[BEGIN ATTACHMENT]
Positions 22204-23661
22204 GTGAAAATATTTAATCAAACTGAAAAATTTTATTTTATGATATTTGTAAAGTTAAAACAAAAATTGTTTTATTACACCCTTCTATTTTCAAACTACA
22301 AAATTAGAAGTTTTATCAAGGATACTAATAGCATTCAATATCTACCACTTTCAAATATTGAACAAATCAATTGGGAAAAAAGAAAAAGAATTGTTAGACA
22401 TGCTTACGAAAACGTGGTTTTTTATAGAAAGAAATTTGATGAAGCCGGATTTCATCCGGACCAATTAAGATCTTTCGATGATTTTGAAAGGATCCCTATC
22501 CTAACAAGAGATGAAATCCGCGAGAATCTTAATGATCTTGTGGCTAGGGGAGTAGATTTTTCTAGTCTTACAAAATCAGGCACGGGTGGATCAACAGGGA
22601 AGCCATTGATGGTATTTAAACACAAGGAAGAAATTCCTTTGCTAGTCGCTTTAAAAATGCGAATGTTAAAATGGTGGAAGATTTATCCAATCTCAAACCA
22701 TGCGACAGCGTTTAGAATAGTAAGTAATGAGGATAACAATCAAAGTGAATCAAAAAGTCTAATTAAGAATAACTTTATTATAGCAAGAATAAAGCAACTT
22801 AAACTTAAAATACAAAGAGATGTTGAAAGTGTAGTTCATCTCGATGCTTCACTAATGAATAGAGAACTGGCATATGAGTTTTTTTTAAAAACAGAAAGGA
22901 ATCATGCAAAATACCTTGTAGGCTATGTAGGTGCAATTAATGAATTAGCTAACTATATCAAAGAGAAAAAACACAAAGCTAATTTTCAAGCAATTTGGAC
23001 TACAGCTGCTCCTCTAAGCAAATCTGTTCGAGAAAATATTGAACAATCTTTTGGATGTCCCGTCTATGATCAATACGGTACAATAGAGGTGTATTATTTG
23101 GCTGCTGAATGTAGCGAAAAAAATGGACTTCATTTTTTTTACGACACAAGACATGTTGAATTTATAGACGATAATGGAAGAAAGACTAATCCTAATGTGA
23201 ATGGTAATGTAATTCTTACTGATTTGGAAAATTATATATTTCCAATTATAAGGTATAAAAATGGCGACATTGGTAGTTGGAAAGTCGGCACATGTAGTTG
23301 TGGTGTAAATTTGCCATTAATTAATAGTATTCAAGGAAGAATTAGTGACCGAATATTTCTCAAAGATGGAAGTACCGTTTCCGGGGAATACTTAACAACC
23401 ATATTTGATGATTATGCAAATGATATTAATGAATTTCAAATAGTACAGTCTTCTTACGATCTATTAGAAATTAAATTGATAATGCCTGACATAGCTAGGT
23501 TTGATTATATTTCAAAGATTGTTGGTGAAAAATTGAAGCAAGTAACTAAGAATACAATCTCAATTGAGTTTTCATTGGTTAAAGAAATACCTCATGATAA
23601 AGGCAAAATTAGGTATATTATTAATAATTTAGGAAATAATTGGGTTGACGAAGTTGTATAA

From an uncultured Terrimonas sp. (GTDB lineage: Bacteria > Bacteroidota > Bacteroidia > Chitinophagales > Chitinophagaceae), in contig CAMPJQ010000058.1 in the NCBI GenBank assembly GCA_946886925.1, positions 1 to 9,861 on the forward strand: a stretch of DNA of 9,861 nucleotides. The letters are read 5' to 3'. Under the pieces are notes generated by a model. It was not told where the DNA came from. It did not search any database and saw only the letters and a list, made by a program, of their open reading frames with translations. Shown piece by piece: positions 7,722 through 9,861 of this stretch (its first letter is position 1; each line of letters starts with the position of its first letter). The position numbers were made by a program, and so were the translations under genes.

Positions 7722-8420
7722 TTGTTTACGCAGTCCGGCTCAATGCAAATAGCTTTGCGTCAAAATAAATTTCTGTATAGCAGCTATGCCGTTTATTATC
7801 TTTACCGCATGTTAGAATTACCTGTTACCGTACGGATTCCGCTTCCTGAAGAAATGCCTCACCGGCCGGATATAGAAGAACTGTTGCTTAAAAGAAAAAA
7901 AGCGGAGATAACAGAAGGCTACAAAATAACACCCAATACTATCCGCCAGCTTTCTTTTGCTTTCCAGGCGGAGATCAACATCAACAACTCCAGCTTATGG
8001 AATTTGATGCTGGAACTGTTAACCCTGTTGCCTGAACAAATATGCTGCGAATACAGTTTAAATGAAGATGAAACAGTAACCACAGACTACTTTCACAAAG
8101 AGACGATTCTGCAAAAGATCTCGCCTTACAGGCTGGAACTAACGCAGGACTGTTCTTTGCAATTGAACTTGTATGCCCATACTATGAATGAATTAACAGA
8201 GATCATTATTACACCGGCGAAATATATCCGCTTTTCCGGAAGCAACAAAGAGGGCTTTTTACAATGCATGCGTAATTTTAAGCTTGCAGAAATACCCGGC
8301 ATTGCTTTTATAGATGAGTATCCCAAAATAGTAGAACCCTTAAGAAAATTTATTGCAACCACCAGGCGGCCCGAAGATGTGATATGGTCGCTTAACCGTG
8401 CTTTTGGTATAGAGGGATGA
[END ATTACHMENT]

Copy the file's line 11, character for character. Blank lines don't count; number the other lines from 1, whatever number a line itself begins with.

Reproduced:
23101 GCTGCTGAATGTAGCGAAAAAAATGGACTTCATTTTTTTTACGACACAAGACATGTTGAATTTATAGACGATAATGGAAGAAAGACTAATCCTAATGTGA